Enough white people reflected on said potentiality and felt threatened to the point that they were willing to make disastrous civic choices. So far our frightened compatriots have demonstrated a willingness to back tyranny over popular sovereignty, a foreign adversary over our own intelligence and investigative bodies, and a criminal agent of a hostile foreign power who conceals presidential communications with said foreign power over their domestic political opponents. Too many have proven too willing to destabilize our republic in the name of not ceding supremacy.

The aforementioned supremacy struggle brings us back to “Blade Runner” and the question of the American DNA. Throughout the United States’ history, the most tumultuous and destabilizing times in our nation’s history have consistently been sparked by challenges to white supremacist power structure. Which to my mind suggests perhaps that white supremacy is somehow essential to the stability of the United States’ republic.

Ta-Nehisi Coates has written extensively on the subject, going so far as to cynically wash his hands of all hope that we will ever get past it. If his insights are as true as they seem in light of current events, are we who are not favored by the white supremacist power structure unwittingly aiding in our own oppression by working to keep the American experiment alive?

I say “too many have proven too willing to destabilize our republic”, but if some among us are willing to shut down the government and hurt people rather than let others among us have a meaningful say, is this really *our* republic at all? If not, it may soon be time to ask what exactly we have to gain by continuing to prop the system up with our civic support and taxpayer funding.

The problem on display appears to be well entrenched in the republic’s DNA. As much as I personally tend to gravitate towards hope, political optimism, and the constant push for social and policy progress, it’s seeming increasingly credible to suspect that any attempts to really change the DNA of the republic may leave it dead on the operating table. Perhaps that’s what the shutdown really is, the system reacting with a violent norm-breaking mutation in response to attempts to alter its genetic coding. At some point, we may need to gird ourselves psychologically for the possibility of letting this patient die in the name of joining together to build something new, something in OUR image.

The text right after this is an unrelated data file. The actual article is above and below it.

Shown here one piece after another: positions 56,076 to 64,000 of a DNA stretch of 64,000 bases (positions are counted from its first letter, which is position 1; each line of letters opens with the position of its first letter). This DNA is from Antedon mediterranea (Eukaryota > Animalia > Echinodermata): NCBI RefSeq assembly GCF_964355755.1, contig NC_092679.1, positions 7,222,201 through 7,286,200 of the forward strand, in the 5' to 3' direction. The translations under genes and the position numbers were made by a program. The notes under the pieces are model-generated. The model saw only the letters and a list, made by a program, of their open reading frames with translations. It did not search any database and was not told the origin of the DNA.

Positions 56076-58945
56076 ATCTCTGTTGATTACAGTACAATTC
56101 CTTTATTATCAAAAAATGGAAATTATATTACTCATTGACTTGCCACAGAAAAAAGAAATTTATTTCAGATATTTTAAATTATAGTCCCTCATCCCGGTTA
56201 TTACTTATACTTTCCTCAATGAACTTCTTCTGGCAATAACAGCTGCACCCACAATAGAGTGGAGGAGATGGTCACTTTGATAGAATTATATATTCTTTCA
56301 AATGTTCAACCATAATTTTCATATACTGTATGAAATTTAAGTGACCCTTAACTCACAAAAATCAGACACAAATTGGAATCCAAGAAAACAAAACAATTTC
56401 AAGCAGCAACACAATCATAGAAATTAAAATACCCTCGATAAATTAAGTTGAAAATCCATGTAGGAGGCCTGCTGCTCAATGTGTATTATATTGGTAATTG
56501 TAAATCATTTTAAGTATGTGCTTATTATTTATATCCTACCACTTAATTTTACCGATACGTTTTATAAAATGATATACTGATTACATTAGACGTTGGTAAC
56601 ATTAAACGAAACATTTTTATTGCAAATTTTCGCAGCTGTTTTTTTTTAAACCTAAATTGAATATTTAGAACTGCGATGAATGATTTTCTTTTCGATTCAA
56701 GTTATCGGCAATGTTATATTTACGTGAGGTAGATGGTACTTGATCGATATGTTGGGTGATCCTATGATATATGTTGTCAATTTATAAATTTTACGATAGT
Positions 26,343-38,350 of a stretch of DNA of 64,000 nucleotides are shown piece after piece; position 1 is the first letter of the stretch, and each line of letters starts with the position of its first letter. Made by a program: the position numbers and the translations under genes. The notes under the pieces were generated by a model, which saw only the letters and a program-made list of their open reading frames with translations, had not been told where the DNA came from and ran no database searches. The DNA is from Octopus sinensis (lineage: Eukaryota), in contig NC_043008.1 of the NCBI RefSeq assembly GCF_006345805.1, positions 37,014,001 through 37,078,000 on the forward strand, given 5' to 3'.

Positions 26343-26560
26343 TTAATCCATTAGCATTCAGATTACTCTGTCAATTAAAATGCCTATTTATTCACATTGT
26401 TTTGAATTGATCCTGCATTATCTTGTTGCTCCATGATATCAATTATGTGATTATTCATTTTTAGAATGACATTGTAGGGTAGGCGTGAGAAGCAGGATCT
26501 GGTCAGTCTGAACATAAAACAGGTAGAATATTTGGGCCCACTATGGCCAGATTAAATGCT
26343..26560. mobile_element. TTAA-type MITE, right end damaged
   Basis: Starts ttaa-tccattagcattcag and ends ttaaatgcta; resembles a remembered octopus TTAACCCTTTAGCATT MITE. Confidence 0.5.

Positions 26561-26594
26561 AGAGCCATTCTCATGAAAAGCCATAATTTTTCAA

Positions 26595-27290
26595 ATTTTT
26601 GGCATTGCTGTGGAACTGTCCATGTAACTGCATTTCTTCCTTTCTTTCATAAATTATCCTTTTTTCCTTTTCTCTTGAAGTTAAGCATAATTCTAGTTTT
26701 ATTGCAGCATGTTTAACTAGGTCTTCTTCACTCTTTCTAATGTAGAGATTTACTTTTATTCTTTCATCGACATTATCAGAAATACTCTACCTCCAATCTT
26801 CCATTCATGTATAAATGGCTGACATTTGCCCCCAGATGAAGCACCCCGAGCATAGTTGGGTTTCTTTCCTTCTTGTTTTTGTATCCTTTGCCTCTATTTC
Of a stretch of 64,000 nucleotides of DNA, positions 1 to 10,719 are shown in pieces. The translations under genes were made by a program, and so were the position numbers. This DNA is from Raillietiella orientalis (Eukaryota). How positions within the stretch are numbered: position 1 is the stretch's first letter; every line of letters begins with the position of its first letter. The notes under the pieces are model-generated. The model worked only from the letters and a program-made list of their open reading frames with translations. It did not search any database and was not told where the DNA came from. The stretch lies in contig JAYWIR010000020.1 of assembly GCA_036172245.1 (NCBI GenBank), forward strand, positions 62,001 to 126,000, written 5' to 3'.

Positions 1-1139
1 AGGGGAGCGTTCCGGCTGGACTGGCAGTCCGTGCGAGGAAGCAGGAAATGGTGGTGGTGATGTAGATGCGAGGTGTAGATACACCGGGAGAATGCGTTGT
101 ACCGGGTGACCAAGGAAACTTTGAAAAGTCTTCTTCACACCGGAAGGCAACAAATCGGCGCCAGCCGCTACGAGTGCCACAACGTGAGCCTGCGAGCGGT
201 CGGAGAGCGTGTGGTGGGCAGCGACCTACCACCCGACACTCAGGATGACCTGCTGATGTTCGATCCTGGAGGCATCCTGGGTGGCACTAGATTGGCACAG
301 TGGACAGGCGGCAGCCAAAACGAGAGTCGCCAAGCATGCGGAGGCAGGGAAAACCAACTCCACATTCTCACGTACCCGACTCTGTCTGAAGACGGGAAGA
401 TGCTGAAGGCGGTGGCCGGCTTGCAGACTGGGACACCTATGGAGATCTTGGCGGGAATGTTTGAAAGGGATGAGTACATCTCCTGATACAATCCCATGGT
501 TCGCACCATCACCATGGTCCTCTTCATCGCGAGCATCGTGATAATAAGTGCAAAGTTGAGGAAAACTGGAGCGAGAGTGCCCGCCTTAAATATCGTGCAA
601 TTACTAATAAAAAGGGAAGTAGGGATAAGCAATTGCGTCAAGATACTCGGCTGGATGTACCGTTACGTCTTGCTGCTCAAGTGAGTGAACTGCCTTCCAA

One of the promises enshrined in our Constitution’s Preamble was a commitment to “secure the blessings of Liberty to ourselves and our Posterity”. Our kids. I can’t speak for anyone besides myself, but I for one don’t feel good about the brand of “Liberty” the United States is currently offering on its menu.

The country’s taking a lot of my tax dollars but what it’s giving me in return doesn’t feel like it was meant for me and mine. The preambulary shortcomings don’t stop there. It doesn’t feel like we’ve established justice or are anywhere close to it. To the contrary, with a thoroughly delegitimized judiciary, we’re actively moving further away from justice.

Our compatriots have undermined the common defense against foreign adversaries at the expense of the general welfare. A society that felt like it was once at least seeking to form a more perfect union is now so unrepentantly divided that domestic tranquility itself is becoming an open question. What we’re seeing right now is no kind of inheritance we should want to pass on to those who come after us. I wouldn’t feel like I’d been “blessed” if I was among our Posterity.

No single mind could credibly presume to lay out the mechanics of what something new would look like or how such a thing might come to pass. But if more than a few minds are as frustrated as mine, we should probably think about trying to build something better for our heirs. As the Founders themselves once did when faced with unsatisfactory DNA. We may owe it to ourselves to think and candidly discuss, if not for our heirs than at least out of respect for our own legacies.